I am always amazed to find how we are sometimes randomly connected to people or places.
When I mentioned my Riga visit on social media, a Jewish friend of my sister in South Africa posted that her grandfather had been born in Riga. I promised to take some photos of the Jewish part of Riga if I could.
Our hotel was situated in the Soviet District of Riga - in spite of my initial reservations about its location, it made us step out of our comfort zone of hotels on the city square, and commute to other areas of Riga.
We had the opportunity to travel the excellent tram system with local people who were going to work, off shopping or just returning home at the end of a long day - we realised how much we all had in common as we passed houses lit with Christmas lights or saw a commuter with an orchid in a bag for their home or a bag of coal for their fire on another cold evening.
Ellie & I walked the short distance in to Riga (a mere 15-30 minutes because we were taking photos). On the second morning, I noticed our reception had a small map & suggestion of the walk in to Riga. I realised it was a different route to the one we had taken (sticking close to the tram lines so we didn't get lost) and what really caught my attention was that the suggested route took us past the Ruins of the Choral Synagogue.
We took the suggested walk through which goes through the iconic wooden houses of the Soviet District.
Past a map painted on the side of a building on a really large intersection ...
The stunning All Saints Orthodox Church 1869 - 1870
St Francisk Roman Catholic Church 1889
Then the Ruins of the Great Choral Synagogue on a large square in Gogol Street, surrounded by tall, well kept apartments ...
The supports have the names of the Latvians who helped the Jews during the dark times of WWII
In particular ....
The history laid bare in the surrounds of the ruins ...
I felt a real sadness - history laid brutally bare before us as the story unfolded, mans inhumanity to man, the destruction of the Synagogue when many Churches surrounding it were untouched.
I posted this image to my social media for the friend whose grandfather had been born in Riga & who no doubt lived & worshipped in this very Synagogue in the Jewish part of town where we stood.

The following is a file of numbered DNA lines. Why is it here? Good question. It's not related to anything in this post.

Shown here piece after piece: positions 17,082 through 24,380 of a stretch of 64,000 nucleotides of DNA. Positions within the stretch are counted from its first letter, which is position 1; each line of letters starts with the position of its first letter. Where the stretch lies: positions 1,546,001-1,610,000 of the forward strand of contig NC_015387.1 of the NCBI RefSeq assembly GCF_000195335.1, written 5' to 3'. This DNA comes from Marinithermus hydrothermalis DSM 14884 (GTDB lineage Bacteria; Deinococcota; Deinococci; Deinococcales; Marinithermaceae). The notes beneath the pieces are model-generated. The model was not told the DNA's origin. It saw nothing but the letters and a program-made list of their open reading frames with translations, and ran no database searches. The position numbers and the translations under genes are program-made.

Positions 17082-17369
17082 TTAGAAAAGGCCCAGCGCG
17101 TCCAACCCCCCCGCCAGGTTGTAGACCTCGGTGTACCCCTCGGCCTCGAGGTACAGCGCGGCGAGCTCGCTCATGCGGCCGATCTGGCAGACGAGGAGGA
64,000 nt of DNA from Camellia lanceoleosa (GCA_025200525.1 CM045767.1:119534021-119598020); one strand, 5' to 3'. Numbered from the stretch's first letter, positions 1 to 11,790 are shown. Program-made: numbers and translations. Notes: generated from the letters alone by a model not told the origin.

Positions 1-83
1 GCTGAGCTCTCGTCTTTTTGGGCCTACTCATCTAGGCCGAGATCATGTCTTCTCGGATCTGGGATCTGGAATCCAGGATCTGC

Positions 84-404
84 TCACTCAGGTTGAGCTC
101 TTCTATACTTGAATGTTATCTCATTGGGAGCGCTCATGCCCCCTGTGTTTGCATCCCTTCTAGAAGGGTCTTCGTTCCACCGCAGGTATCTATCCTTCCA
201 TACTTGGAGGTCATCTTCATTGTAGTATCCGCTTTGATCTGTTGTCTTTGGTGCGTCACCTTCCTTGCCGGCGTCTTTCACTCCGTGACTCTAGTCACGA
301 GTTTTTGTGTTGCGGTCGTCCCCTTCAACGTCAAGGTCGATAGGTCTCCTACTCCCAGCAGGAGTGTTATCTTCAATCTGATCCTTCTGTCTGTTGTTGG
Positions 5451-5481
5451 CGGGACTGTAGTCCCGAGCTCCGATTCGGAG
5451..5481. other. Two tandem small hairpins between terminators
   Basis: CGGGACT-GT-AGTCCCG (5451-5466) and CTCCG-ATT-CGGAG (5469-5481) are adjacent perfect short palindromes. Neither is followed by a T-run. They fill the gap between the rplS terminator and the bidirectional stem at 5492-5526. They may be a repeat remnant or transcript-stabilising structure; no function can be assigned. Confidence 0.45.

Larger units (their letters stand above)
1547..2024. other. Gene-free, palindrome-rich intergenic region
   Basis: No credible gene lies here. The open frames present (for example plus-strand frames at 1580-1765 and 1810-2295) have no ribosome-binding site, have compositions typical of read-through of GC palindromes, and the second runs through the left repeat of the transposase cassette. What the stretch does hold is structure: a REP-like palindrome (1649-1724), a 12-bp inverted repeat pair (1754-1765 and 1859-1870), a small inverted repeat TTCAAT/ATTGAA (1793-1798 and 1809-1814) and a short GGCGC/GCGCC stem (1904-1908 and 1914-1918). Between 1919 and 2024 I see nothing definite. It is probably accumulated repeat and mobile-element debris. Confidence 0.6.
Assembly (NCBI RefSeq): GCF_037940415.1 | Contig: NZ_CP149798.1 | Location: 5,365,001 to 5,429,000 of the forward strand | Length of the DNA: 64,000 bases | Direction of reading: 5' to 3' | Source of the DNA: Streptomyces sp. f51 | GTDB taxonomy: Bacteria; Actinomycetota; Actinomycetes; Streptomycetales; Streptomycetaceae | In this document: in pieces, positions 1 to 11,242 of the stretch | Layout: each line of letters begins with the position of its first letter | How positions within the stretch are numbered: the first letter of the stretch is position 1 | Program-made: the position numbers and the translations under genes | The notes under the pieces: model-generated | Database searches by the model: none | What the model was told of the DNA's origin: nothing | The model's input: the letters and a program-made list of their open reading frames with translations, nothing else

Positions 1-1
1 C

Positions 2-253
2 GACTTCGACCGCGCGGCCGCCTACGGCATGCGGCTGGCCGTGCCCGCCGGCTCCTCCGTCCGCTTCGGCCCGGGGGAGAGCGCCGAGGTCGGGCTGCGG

A university friend of A Wondering Star daughter commented on the image to say his paternal grandfather was also a Jew from Riga & that he had left for Hull in the UK at the turn of the last century so it is very likely that he too would have been from this very part of Riga & being a close knit community, it is possible that these two families even knew each other ...
What a small world, their grandfathers were the lucky ones to have escaped Riga before this dark history:
On July 4, 1941, hundreds of Jewish refugees from Lithuania and local Latvian Jews were herded into the basement of the synagogue which was then intentionally burned to the ground. Only ruins, a metal menorah and a memorial stone remain. A memorial to Žanis Lipke and other Latvians who saved hundreds of Jews is located next to it.
The Nazis issued an order that, by October 25, 1941, all Jews were to relocate to the Moscow suburb of Riga. As a result, about 30,000 Jews were concentrated in the small area known as the Moscow Forshtat by the end of October 1941. The Nazis fenced them in with barbed wire. Anyone who went too close to the barbed wire was shot by the Latvian guards stationed around the ghetto perimeter. German police (Wachmeister) from Danzig commanded the guards. The guards engaged in random firing during the night.Thirty-five days after the Riga ghetto was established, 24,000 of its inhabitants were force marched out of the city and shot at the nearby forest of Rumbula.
I felt that history was laid bare before us in this quiet spot in a pretty street; that chance comment by a friend of my sister had led me to discover this history I did not know.
Sometimes, stepping out of your comfort zone brings great discoveries.
Thank you for taking the time to read this & the story behind the photos, six degrees of separation at work ...